Space, Strength, Stigma and Silence: Our Week So Far.

It has been a tough week. As we head off on holiday next week, it feels as if we stagger towards Friday. K is troubled and anxious and overwhelmed by homework. It doesn’t help that her Literature novel is Mrs Dalloway. What every depressed and anxious girl needs – a book about depression, suicide and existential angst. This week she is asked to write an essay about religion in Mrs Dalloway. I suggest she writes: There must be a great deal of religion in this book, because every time I read it I feel the urge to call out – “Jesus Christ!!!” This makes her laugh.

We have a family therapy session as well. We are so sick of them. K, L and I sit like sulky teenagers, while C talks politely. We don’t want to be here, L tries to be accommodating but I feel like rolling my eyes and saying What??!! I am sick of this place, I just want L to bloody eat. We have some useful discussions. I refer to L’s phrase in a recent message where she told me she wanted to be small and fragile. We reflect on this; the association with smallness and fragility with being worthy of love and care, of being protected, rather than being strong and powerful or substantial. There is so much pressure on women of any age to take up as little space as possible, to be meek, but not manipulative, to be attractive but not invite attention. We are mindful of the Great British Bake Off furore, the baying mob that called a 21 year old woman a filthy slag because they believed a judge wanted to sleep with her, or labelled a confident woman smug and full of herself for taking challenges in her stride. We also discuss the difficulties in telling others how we feel, how we really feel and how the temptation to say Fine to every one.

K has another hard day at school. In study skills they run a session about how everyone’s week was. K is asked about her week. She has learned from Family Therapy – so she says, “It was shit.” She tells them about Family Therapy and how shit it was. The other two girls in the group seem uncomfortable and ask her how the previous week was. She tells them there really isn’t any point in trying to find a better week; how she ends each week thinking “Well that week was shit, but another week is about to start.” And then it turns out as shit as the last. They ask her why that is and she tells them. Then they report back to the group, and are asked not to share personal information and so her classmates refer obliquely to Family Therapy as something they probably shouldn’t share.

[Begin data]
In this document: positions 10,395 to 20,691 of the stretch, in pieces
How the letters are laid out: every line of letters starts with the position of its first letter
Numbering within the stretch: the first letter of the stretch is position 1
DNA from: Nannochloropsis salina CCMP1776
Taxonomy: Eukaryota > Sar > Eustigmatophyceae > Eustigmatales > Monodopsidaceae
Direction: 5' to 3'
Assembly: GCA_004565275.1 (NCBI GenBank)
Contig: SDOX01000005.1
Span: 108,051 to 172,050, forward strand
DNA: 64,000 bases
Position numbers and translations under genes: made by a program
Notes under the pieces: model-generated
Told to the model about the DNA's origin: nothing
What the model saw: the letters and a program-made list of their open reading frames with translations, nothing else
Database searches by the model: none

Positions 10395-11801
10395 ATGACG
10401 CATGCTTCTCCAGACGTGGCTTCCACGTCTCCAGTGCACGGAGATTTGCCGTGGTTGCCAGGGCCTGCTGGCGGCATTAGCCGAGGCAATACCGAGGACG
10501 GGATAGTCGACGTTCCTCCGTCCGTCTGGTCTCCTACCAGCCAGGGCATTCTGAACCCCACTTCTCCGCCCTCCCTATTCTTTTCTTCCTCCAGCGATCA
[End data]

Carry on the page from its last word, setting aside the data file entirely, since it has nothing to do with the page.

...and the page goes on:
K tells me about this and asks if she is wrong to tell people about Family Therapy. I tell her that she can tell who she likes, if she feels comfortable about it. But I can see that this experience has left her with a sense of shame, as if she shouldn’t share her feelings or tell people about mental health services. She says she feels sad because then one of her classmates subsequently shared with her she felt stressed and cried. She feels sorry for her and as if she made her feel bad. How strange we are – ashamed of our difficulties and struggles, guilty because someone else does so. I tell her she was brave, that she challenged the status quo and broke the observed rules – she didn’t say Fine, she told people how she really felt and sometimes that is the bravest thing we can do. I am so proud of her.

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